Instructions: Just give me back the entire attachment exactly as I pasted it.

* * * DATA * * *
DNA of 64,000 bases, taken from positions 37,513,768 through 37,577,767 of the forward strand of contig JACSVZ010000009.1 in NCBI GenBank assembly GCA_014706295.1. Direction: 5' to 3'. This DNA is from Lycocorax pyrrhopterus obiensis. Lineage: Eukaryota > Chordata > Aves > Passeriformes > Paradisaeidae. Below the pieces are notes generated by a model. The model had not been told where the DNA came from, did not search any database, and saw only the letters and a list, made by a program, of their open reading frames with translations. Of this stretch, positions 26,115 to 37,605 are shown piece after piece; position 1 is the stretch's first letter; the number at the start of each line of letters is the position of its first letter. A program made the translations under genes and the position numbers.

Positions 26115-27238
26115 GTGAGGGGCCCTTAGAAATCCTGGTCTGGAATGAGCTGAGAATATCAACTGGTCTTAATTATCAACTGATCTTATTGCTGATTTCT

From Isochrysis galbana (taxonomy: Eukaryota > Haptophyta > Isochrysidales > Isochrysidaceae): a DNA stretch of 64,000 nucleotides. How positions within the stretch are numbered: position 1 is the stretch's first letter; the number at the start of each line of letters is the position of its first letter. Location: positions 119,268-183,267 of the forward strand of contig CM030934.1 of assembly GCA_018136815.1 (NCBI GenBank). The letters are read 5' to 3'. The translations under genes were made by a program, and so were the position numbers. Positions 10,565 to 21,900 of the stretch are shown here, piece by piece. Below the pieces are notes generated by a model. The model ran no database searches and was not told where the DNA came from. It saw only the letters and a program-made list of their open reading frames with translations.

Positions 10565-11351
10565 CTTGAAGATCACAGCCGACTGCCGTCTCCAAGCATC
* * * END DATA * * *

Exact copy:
DNA of 64,000 bases, taken from positions 37,513,768 through 37,577,767 of the forward strand of contig JACSVZ010000009.1 in NCBI GenBank assembly GCA_014706295.1. Direction: 5' to 3'. This DNA is from Lycocorax pyrrhopterus obiensis. Lineage: Eukaryota > Chordata > Aves > Passeriformes > Paradisaeidae. Below the pieces are notes generated by a model. The model had not been told where the DNA came from, did not search any database, and saw only the letters and a list, made by a program, of their open reading frames with translations. Of this stretch, positions 26,115 to 37,605 are shown piece after piece; position 1 is the stretch's first letter; the number at the start of each line of letters is the position of its first letter. A program made the translations under genes and the position numbers.

Positions 26115-27238
26115 GTGAGGGGCCCTTAGAAATCCTGGTCTGGAATGAGCTGAGAATATCAACTGGTCTTAATTATCAACTGATCTTATTGCTGATTTCT

From Isochrysis galbana (taxonomy: Eukaryota > Haptophyta > Isochrysidales > Isochrysidaceae): a DNA stretch of 64,000 nucleotides. How positions within the stretch are numbered: position 1 is the stretch's first letter; the number at the start of each line of letters is the position of its first letter. Location: positions 119,268-183,267 of the forward strand of contig CM030934.1 of assembly GCA_018136815.1 (NCBI GenBank). The letters are read 5' to 3'. The translations under genes were made by a program, and so were the position numbers. Positions 10,565 to 21,900 of the stretch are shown here, piece by piece. Below the pieces are notes generated by a model. The model ran no database searches and was not told where the DNA came from. It saw only the letters and a program-made list of their open reading frames with translations.

Positions 10565-11351
10565 CTTGAAGATCACAGCCGACTGCCGTCTCCAAGCATC